Contenders for the crown

23rd January 1998 at 00:00
Sharon Creech's novel Chasing Redbird (Macmillan Pounds 3.99) is a surprise front-runner on the shortlist for the Whitbread Children's Book of the Year award alongside Melvin Burgess's Junk (Penguin Pounds 4.99).

While Junk, the controversial account of the pleasures and perils of heroin addiction, has already won the Carnegie Medal and the Guardian Children's Fiction Award and is becoming a cult classic along Trainspotting lines, Chasing Redbird has had rather quieter success and has slipped through the judging net for the major awards over the past year.

It has solid fictional ingredients: a chaotic, eccentric family in the Kentucky backwoods and a tough loner of a teenage heroine who has emotional dilemmas to resolve via a perilous journey. Zinny finds that clearing a trail through the wilderness behind her home helps to heal old family wounds. The result is a touching, humorous treatment of bereavement, grief and recovery.

Another strong contender is Aquila by Andrew Norriss (Puffin Pounds 3. 99), the deceptively slim tale of Greg and Tom, schoolboys who find an Ancient Roman spaceship during a geography field trip and teach themselves to fly it. In the process, the boys are transformed from lackadaisical back-rowers (Greg's time-wasting antics cover up his problems with reading) to eager beavers with a taste for Latin and advanced mathematics, and their teachers' attitudes get a shake-up, too. There are lessons for adults here but, more importantly, the supersonic pace of the adventure, which has already been adapted for television, will ensure that the real Gregs and Toms are hooked.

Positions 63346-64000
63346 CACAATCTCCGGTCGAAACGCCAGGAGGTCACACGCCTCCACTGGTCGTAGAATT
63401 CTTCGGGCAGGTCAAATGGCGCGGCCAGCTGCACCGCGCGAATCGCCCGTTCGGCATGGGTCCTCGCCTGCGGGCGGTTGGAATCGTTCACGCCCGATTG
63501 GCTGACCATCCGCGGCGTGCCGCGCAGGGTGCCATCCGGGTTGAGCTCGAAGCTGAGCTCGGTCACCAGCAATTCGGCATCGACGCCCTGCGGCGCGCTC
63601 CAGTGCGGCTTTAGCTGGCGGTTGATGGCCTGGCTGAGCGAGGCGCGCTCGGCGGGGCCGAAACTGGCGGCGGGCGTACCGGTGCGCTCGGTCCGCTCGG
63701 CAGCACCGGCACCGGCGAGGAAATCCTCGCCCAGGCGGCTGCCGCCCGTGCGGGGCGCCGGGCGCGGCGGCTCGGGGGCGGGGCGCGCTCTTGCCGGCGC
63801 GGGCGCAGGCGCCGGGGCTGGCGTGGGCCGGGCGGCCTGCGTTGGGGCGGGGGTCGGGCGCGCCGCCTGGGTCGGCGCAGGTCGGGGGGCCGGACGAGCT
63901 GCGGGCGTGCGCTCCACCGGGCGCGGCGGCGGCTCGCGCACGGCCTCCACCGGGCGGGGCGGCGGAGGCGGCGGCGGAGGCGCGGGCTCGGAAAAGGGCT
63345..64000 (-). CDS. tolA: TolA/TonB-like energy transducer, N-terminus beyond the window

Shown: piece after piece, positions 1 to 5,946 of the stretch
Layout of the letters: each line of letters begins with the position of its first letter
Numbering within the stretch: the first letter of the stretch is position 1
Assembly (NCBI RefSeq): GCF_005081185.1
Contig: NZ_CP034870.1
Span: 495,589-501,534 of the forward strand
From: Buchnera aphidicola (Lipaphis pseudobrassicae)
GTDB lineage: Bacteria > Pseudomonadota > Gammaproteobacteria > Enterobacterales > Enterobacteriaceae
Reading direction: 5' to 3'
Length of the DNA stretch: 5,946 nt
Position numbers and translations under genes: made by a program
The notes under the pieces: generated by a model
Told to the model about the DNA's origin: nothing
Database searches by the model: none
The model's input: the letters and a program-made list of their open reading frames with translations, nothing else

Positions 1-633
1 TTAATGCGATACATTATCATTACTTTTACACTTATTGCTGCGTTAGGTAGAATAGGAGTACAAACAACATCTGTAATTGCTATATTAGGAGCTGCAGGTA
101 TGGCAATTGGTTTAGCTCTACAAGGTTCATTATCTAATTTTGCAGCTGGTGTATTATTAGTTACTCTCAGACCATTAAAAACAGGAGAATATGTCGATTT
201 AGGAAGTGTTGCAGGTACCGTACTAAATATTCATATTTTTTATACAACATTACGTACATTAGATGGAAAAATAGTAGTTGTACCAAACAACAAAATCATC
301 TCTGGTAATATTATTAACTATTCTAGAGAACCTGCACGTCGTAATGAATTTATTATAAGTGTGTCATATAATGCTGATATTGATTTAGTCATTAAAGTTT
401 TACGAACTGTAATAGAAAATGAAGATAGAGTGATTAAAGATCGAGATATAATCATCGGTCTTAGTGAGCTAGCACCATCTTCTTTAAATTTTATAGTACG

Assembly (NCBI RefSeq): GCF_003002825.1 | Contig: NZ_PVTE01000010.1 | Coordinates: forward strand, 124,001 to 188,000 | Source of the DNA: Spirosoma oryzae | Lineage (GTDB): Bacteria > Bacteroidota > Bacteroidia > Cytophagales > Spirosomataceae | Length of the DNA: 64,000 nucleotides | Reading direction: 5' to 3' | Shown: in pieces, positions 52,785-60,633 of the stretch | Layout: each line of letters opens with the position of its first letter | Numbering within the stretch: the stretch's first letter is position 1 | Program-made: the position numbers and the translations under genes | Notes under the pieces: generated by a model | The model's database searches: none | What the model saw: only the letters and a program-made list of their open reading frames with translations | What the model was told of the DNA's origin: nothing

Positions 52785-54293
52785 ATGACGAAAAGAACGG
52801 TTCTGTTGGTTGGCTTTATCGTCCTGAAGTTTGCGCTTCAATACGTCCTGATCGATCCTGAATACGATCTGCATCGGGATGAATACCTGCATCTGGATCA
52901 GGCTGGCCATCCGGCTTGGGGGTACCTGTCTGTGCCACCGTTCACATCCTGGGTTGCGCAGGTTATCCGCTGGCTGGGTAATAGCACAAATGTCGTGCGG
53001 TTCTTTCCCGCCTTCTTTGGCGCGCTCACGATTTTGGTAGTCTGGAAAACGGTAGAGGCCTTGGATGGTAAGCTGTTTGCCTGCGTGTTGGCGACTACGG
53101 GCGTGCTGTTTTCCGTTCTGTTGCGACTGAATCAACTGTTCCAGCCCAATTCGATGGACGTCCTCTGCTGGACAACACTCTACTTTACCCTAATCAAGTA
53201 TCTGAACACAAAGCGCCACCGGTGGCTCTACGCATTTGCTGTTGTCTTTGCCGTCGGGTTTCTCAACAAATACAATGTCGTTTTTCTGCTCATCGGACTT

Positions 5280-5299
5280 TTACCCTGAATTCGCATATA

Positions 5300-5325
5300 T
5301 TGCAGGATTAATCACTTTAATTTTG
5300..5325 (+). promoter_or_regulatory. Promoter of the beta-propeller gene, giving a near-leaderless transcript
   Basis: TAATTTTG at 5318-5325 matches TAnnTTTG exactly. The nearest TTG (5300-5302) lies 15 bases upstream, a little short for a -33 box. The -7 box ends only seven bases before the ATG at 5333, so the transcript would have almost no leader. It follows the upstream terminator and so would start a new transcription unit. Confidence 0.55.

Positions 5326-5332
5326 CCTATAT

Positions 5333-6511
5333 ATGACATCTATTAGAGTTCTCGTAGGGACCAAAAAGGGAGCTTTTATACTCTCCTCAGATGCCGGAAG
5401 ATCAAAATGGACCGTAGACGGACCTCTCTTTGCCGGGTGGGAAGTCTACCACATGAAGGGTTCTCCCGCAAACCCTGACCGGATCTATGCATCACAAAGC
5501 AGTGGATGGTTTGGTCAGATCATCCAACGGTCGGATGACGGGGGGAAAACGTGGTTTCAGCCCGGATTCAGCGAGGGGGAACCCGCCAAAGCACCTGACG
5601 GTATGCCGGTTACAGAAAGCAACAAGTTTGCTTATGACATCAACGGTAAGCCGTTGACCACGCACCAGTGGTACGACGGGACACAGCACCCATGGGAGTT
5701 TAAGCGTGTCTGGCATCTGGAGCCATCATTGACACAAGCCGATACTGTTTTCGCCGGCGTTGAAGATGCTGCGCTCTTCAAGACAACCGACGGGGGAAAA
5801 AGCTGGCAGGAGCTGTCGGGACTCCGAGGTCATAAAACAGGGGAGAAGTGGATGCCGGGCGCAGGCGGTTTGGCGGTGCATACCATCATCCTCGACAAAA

In Harry and the Wrinklies (Scholastic Pounds 4.99) Alan Temperley delivers an Ealing Comedy-style knockabout farce with a camp edge that just might be unintentional. Harry, a more evolved version of a Famous Five hero, is rescued from indifferent parents and a cruel housekeeper when his aunts clasp him to their ancient bosoms. They prove to be key members of a gang of geriatric master criminals. A barrel of laughs is guaranteed, but will children be laughing as loudly as adults? However, as in all four titles on the shortlist, the writing is highly polished.

The Whitbread award winner, who will receive Pounds 10,000 in prize money, will be announced on Tuesday

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